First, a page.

"Usually, when duty bound to attend official receptions, Spock has the knack, which I wish I had, for seemingly giving his full attention to the party while at the same time working out some scientific problem or some equation quietly in his mind. This time, though, the mention of Sarek coupled with the startling effect on the Cygnetian delegation, snapped him our of his innermost thoughts. And, although he feigned indifference, I am sure he did not miss a word when Dah Tecumseh held forth on Sarek and his wife, and on the high regard they were both held in by the High Society of Cygnet Twelve.

"This was for me the opening to ask..."


"...whether or not you know, Madame Ambassador, if Ambassador Sarek is going to attend the conference at Starbase Eleven."

"Certainly," she said. "We definitely required his and the Lady Amanda’s presence at this gathering."

"We look forward to meeting Sarek and his wife again."

Kirk looked around the room. The dinner buffet table had been cleared, and everyone seemed to be relaxing with after-dinner liqueurs. So far so good.

Unfortunately, McCoy chose that moment to tease Spock.

"Why didn’t you tell us, Spock?" he asked in his best baiting mode.

Retreating at once behind his Vulcan mask, Spock curtly replied, "Because I did not know, Doctor."

Kirk sensed trouble ahead, and was slowly but deliberately moving to intercept his chief medical officer. Unfortunately, McCoy did not, and went on needling the Vulcan.

"Oh?" the doctor said with mock surprise. "Your parents didn’t tell you? Why on Earth not? I can’t believe that Amanda would keep her son in the dark...unless it’s to make it a surprise?"

Spock deigned not rise to the bait and merely pinned McCoy with a glare, but it was too late; the damage was done.

The Cygnetians viewed the two officers with wide-eyed stares and glares and outright surprise.

Anyone who knew the Vulcan knew he hated being the focus of attention, but Spock endured it stoically. Kirk was glaring at McCoy. The doctor quickly realized he had perhaps spoken out of turn.

Ambassador Dah Tecumseh stared at Spock, demanding, "Are you truly the son of the famous Ambassador Sarek?"

The Vulcan coolly replied, "Affirmative."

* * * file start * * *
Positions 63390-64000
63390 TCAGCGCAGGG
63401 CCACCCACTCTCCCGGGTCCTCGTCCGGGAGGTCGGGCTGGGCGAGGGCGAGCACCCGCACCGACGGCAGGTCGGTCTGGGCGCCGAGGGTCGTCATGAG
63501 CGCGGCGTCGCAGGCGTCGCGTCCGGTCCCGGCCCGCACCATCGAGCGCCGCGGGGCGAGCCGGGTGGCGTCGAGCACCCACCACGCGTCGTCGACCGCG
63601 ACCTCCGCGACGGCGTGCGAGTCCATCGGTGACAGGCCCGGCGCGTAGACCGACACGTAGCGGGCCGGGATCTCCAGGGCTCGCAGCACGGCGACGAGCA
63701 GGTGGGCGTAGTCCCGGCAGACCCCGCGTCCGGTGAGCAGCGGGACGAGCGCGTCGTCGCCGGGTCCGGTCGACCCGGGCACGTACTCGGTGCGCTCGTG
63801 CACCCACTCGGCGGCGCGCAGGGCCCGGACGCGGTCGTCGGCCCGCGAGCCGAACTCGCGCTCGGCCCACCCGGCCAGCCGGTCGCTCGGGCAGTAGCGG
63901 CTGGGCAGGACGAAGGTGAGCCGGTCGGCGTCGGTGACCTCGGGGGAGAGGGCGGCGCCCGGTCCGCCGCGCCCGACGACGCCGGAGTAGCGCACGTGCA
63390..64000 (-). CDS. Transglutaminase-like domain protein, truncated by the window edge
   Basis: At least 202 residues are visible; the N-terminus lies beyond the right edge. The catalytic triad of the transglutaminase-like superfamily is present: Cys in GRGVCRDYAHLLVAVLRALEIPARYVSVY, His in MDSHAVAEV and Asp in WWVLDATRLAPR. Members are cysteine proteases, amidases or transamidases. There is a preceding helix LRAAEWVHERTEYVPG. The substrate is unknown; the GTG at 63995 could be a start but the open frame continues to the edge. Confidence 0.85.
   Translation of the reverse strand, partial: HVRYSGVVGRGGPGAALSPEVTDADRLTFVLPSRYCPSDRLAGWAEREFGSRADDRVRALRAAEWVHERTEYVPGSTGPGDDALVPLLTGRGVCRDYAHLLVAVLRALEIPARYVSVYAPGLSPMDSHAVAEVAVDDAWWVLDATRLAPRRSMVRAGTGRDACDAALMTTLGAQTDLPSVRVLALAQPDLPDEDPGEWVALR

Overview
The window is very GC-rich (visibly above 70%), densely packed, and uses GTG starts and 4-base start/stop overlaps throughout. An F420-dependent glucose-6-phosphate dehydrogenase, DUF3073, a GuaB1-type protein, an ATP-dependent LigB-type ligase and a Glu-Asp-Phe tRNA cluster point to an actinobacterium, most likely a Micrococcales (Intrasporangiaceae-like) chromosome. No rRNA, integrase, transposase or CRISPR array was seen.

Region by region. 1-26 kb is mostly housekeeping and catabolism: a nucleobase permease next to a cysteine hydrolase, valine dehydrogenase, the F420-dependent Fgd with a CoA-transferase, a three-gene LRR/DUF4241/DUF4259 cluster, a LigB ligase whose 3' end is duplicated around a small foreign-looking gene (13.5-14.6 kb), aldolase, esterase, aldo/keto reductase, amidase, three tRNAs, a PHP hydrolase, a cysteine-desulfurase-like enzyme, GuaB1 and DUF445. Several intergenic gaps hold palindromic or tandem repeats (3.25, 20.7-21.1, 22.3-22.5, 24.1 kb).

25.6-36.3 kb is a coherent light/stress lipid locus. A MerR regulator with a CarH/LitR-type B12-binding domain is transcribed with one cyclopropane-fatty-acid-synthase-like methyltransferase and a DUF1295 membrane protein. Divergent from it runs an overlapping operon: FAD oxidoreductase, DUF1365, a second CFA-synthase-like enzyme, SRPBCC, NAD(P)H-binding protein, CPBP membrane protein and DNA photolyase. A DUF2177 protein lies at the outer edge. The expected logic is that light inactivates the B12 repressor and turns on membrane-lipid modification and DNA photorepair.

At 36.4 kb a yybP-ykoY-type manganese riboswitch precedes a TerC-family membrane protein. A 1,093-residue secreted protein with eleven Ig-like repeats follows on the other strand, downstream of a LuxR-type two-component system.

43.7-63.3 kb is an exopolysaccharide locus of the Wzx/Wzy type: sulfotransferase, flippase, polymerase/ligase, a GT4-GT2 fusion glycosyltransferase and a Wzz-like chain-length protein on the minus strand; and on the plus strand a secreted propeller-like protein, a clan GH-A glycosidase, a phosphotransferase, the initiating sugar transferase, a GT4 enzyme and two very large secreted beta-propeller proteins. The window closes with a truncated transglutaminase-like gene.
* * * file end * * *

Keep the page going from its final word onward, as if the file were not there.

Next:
Dah Tecumseh turned to Captain Kirk, not hiding her displeasure. "Captain, I must protest! Why was I not informed? The son of Sarek, the diplomat most reputed on my planet, happens to be your first officer, and I was not told? This is most inconsiderate, Captain, and I demand an explanation. Why was I not informed, Captain?"


"I admit that her arrogant tone stung me, and my first reaction was to answer back in style. But remembering our specific orders, I was looking for a diplomatic reply when Spock, unexpectedly, forestalled me. I shall never forget the way..."


Spock looked the woman straight in the face and coldly said, "Because my kinship with Sarek is no concern of yours, Ambassador. With all due respect, your exalted rank does not entitled you and your entourage to pry in the Vulcans’ privacy."

A chill descended on the dinner party. The Cygnetians sat in shock.

"Oh, boy!" muttered by McCoy.


"...that put the situation in a nutshell. I know that Spock, despite his innate courtesy, can be occasionally devastatingly abrupt, and I have seen people blanch at his scathing remarks, but this could not have been more untimely. Damn it! How could he overlook the fact that a diplomatic mission is at stake and that Dah Tecumseh has been highly recommended by Starfleet Command? I felt cheated, then, I was furious with Spock, but now...I wonder. In view of what followed, I wonder if Spock’s abruptness was not deliberate. What’s more, the lady’s reaction was also out of character..."


James T. Kirk struggled to come up with an apology, or some words to that effect, but he might as well have saved his breath.

Dah Tecumseh paid no attention to him, nor Spock for that matter. The Ambassador was literally speechless.